• Rudl Za Vedno

    This is super stupid idea. I sweat like a pig on my Giant+Tacx trainer combo wearing only shorts. I literally have to wipe my sweat off the floor after only one hour of indoor cycling. I can’t image having headset clued to my face. I would probably not see a thing inside headset and cooked my face after 10 minutes of spinning.

    • gothicvillas

      I dont think they want to replace your existing training gear. This is more for casual users to play games and in the same time get some exercise in. I sweat in Beat Saber too but thats moderate and short sessions prevent any sweat to accumulate.

      • iThinkMyCatIsAFlea

        Casual gamers won’t spend that kind of money goth.

        • gothicvillas

          oh absolutely. I aint defending this damn thing, this project is another one of those startups who die 12 months later.
          Im just curious who the hell is the target customer.. If pro and casual is out of the picture, all i can think of are businesses. I can see some LA gym getting these bikes as a novelty for people to mess around…

    • Ryan DeLuca

      I’ve done hardcore resistance training in VR over 300 times over the last few years. Sweat has never been an issue. Never had it fog up and never had an HMD break. It’s simple. Use a VR Cover and a headband. Add a fan in the play area to reduce sweat.

      • Jan Ciger

        Don’t forget that not everyone has your training level. If you are fit, you obviously sweat much less than someone like me would, even if your load is much higher than I would be able to handle.

        And then there are also physiological differences. Some people sweat like pigs even without exerting any effort.

        • Robert Sharp

          that truly shows your ignorance. someone that is highly trained will typically sweat more. the difference is meaningless though and it is asinine to even worry about who will sweat more. the point is that anymore that is actually putting a real effort in will be sweating. no way in hell I would want an HMD on me while exercising.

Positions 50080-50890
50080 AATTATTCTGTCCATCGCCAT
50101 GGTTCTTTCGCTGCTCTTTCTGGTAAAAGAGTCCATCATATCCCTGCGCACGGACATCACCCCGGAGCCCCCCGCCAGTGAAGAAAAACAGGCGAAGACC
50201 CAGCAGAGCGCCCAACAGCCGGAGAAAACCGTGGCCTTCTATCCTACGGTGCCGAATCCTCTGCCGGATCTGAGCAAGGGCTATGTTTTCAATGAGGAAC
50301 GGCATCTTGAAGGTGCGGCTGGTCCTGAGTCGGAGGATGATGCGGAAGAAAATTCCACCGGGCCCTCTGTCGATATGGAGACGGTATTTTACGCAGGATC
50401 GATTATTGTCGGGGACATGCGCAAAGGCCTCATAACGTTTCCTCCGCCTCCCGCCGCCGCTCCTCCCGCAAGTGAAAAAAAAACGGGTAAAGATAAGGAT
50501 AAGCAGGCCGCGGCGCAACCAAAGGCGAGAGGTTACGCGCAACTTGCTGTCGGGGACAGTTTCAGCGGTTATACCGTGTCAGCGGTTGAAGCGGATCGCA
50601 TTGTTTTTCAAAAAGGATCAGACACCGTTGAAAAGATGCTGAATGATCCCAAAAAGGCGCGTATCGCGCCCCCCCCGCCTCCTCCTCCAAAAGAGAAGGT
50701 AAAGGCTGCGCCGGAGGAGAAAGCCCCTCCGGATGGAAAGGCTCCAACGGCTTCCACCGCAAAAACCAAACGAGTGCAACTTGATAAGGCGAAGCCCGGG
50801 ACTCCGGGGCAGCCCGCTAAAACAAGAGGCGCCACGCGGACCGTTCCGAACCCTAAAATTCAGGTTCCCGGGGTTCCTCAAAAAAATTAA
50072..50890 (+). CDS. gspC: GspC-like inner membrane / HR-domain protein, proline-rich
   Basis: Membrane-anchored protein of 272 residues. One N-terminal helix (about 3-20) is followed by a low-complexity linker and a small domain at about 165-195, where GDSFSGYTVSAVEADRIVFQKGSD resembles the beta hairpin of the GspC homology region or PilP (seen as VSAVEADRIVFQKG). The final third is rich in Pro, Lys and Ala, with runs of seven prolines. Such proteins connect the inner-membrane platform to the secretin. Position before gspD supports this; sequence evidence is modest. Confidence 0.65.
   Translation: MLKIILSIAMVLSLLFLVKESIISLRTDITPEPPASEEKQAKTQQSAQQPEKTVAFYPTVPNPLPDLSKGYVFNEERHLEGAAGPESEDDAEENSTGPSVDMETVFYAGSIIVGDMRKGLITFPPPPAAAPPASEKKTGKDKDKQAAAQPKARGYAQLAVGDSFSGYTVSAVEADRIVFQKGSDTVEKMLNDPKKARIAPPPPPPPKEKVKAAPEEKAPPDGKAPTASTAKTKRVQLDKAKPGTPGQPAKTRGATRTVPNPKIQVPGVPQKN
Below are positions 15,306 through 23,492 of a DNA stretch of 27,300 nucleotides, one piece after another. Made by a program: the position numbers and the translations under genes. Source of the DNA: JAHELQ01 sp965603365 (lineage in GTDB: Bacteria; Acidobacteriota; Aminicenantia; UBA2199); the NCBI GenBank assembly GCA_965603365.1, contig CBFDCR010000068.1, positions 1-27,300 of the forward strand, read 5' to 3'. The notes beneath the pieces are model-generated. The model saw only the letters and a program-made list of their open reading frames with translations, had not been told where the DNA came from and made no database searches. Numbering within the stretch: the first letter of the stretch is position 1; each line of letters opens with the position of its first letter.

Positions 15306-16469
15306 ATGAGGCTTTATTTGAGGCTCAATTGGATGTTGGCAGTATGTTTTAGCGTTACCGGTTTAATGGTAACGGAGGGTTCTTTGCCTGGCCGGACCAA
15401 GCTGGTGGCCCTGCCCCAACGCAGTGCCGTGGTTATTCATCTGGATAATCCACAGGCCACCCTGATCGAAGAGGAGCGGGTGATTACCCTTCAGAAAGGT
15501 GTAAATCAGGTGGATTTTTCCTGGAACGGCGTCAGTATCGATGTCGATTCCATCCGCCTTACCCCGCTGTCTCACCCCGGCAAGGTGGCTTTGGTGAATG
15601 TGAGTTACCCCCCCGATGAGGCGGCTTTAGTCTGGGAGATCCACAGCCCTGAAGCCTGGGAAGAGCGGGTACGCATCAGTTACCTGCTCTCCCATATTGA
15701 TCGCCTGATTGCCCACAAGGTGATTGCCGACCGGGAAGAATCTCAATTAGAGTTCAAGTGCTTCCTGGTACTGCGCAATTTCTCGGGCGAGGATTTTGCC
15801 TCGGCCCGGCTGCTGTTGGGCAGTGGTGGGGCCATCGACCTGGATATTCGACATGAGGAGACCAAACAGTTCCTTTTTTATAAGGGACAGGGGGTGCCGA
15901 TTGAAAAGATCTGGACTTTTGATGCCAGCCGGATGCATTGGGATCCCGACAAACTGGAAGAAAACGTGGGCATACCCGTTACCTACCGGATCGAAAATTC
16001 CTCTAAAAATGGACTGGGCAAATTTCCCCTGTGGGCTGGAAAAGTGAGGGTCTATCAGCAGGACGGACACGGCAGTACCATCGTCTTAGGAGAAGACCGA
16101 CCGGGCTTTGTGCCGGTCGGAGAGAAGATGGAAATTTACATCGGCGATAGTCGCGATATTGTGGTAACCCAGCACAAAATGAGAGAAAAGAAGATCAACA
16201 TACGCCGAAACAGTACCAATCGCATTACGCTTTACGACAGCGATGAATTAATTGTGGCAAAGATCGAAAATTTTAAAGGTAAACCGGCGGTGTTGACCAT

• After spending hours getting fit in INTENSE VR Fitness experiences that not only utilize HIIT principles but also added weight, I’ve never had sweat be an issue. Using simple fans, a VR Cover and bandana do the trick for me. Still have my first HTC Vive and it is still working after 2+ years of serious weekly use in these fitness experiences. Note: I regularly reach over 80% MHR in said experiences. I think the biggest hurdle is the same any video game has in that it needs to create engaging content based on solid behavioral principles to keep people coming back. Wishing the team at NordicTrack success.

  • DigitalJackson

    I’ve been using a VirZoom VR bike with my Vive consistently for over a year… at least 30 minutes 4 times a week. It’s a great way to workout as I tend to forget I’m sitting on the bike. I would normally be bored out of my mind after 10-15 minutes on a stationary bike. I’ve had plenty of workouts that went over 60 minutes on the VirZoom. Sadly, VirZoom has exited the home market, so yeah, happy to see Nordic Trac offering this bike. The price is pretty steep, but if the bike is high quality and content is good, then I’m probably on board. One concern is, if I understand correctly, you can’t lean to turn on this bike? You turn by leaning on the VirZoom bike and it works very well. Turning a handlebar sounds like a poor solution. Also, anyone concerned about sweat – I use a fan pointed at my face while working out… really keeps me from sweating into the headset while on the bike.

  • Albert Hartman

    It was a nice early demo, but still has lots of work to do. The multi-axis steering handlebars were omni-directional (yaw+pitch) which made heavy pedaling difficult since you needed lots of wrist strength to stabilize the handlebar orientation while pulling hard. Also, the turning rates weren’t proportional – you got zero turning rate when going straight and then immediately jumped to another fixed turning rate when turning, nothing in-between. The turning rate jumps were disorienting after awhile. The video game they had of trying to pedal through hoops and shooting down balloons was ok for a demo but not commercial quality. Also the bike hardware was very consumer, not sturdy enough for commercial gyms. The $2K price for bike plus Vive Focus is great. I’m undecided on whether the inside-out tracking was good enough versus the lighthouse method.